Visit The Dirt Forum for More Information

Author Topic:   Lack of brake pressure and excessive pedal travel
Dirt Freak

Total posts: 248
posted May 20, 2002 08:59 AM
Here's the deal -

Wildwood Reverse mount master cylinders and pedals
1" bore on both
Nylon brake lines
Four wheel 11" Impala disc brakes

Here's the prblem -

The brakes are completely bled and I'm only getting about 300psi on the front and 150psi on the rear. There's no fade, but these pressures seem really low. Are they? Also, compared to my old car with stock manual brakes, there's a ton of pedal travel (2 or 3 inches). Others have posted not having any trouble with nylon lines, but I don't know what the problem is.


Dirt Freak

Total posts: 259
posted May 20, 2002 10:03 PM
the lines are swelling. run steel lines. the nylon is expanding and your brakes seem soft but it might also be the master cylinder. it might be draining past the piston and losing pressure.

Dirt Full Roller

Total posts: 69
posted May 21, 2002 06:38 AM
Did you bench bleed the master cyls. before you hooked up the lines?

Dirt Freak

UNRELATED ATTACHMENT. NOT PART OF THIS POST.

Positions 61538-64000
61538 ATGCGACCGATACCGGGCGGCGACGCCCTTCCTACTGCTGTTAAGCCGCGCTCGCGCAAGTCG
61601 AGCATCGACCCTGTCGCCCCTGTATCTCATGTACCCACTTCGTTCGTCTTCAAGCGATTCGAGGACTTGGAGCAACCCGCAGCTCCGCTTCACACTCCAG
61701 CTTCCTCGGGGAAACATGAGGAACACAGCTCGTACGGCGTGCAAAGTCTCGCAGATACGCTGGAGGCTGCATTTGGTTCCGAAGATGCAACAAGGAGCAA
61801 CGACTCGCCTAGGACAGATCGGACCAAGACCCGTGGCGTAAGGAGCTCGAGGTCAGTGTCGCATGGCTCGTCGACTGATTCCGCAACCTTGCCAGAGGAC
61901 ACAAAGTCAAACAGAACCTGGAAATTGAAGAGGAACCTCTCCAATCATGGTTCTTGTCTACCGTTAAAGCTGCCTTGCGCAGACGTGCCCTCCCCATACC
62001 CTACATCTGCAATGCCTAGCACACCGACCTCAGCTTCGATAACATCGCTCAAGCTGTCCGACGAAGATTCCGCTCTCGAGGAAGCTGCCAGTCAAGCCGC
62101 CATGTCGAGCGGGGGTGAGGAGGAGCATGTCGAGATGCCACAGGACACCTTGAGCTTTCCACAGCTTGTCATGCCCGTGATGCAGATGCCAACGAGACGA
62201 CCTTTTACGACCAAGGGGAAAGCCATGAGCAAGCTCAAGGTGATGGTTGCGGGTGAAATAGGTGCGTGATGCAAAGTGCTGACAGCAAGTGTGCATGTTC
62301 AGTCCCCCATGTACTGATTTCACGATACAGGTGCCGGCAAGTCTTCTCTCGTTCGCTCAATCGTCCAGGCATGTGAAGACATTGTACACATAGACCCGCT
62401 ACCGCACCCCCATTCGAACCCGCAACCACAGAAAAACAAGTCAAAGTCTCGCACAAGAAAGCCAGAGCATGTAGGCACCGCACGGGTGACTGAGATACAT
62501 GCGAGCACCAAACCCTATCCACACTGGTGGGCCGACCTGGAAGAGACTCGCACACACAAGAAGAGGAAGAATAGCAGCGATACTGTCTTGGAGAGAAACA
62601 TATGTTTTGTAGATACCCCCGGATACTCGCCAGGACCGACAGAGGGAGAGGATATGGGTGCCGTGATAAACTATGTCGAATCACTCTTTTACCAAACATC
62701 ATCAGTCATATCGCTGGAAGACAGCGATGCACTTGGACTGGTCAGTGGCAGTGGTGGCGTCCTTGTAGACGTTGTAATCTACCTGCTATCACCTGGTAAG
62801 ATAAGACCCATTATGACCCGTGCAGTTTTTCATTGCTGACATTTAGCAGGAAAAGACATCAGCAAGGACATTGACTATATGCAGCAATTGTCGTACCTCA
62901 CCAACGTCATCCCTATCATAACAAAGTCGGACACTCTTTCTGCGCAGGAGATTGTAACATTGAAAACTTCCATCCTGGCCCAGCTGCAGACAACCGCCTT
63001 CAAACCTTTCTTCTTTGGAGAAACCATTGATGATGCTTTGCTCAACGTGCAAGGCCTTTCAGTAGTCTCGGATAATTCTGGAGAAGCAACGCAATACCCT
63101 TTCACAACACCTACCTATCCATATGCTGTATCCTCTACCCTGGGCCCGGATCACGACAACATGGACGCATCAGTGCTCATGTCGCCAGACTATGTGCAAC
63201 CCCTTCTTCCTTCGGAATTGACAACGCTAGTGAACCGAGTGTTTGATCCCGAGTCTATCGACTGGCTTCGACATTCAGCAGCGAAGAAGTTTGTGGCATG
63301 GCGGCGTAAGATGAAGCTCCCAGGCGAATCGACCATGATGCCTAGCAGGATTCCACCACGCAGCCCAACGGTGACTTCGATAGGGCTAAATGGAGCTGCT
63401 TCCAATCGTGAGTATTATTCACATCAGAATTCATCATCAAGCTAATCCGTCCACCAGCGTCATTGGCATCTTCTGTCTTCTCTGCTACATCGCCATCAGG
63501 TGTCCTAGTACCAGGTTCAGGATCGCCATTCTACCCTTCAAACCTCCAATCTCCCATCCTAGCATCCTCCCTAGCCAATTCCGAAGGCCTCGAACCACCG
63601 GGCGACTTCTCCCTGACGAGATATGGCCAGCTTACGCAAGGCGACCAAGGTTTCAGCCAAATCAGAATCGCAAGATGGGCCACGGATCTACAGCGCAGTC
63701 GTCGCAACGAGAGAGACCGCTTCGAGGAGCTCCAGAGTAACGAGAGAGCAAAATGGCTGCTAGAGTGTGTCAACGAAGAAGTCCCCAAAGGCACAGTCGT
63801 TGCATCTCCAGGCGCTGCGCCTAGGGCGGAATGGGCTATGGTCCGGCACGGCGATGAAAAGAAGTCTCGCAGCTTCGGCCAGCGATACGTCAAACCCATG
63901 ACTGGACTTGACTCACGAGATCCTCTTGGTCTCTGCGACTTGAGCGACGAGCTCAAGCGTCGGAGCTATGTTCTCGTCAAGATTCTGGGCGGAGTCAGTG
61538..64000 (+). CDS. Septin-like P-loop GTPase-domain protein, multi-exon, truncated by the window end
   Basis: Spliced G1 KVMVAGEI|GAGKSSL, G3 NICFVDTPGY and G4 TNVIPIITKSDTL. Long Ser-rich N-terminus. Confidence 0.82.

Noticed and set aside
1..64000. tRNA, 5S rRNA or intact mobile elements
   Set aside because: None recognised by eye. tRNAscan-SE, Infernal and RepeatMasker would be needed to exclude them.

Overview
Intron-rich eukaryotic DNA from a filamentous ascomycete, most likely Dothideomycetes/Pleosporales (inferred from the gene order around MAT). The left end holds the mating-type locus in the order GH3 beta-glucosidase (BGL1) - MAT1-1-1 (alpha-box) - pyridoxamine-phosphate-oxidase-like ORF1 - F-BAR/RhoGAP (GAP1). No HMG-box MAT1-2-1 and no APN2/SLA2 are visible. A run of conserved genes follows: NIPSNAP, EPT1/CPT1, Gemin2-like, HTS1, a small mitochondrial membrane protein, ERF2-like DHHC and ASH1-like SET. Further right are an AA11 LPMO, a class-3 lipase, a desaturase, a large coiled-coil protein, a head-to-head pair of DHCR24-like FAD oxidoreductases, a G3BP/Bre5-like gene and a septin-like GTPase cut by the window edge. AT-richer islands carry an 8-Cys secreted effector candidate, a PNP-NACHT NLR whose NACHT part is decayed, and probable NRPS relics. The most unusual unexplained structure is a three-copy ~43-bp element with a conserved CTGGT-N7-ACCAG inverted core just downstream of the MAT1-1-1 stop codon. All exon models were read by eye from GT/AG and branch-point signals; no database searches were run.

Total posts: 248
posted May 21, 2002 09:25 AM
No I didn't bleed to master cylinders w/o the lines. How would I do that? Just remove the lines and pump it a few times? This is the first time I've used this type of set up. Will not doing that cause the problem techmaster is describing?

This wouldn't be the first bone head move in this project. Man, building a new car is a lot of work.

Dirt Maniac

Total posts: 115
posted May 22, 2002 07:18 AM
I agree with techmaster on the brake lines. Use steel, nylon sounds weak and dangerous. I have seen people use it with no problems, but it scares me. When you look at brake pressures, the smaller the mastercyl bore, the more pressure it will produce, and the larger the caliper piston, the more pressure it will produce. With the set up that you have, if you have the balance set equally, you should have equal pressure front and rear. To bench bleed the M/C's, you will need to disconnect your brake line from it, remove the cap, connect a flexible line to the brake line port and run it back over into the fluid resivoir. Fill the M/C with fluid and keep the end of the line submerged in the fluid. Now pump the M/C until you don't have any air bubbles and reconnect it to the brake system and rebleed the system at the wheels.

Dirt Freak

Total posts: 248
posted May 22, 2002 08:57 AM
I'll try that.

I may call the nylon experiment a bust, but they can't be the whole problem. Too many other people have had no problem with them.

Back to the Archives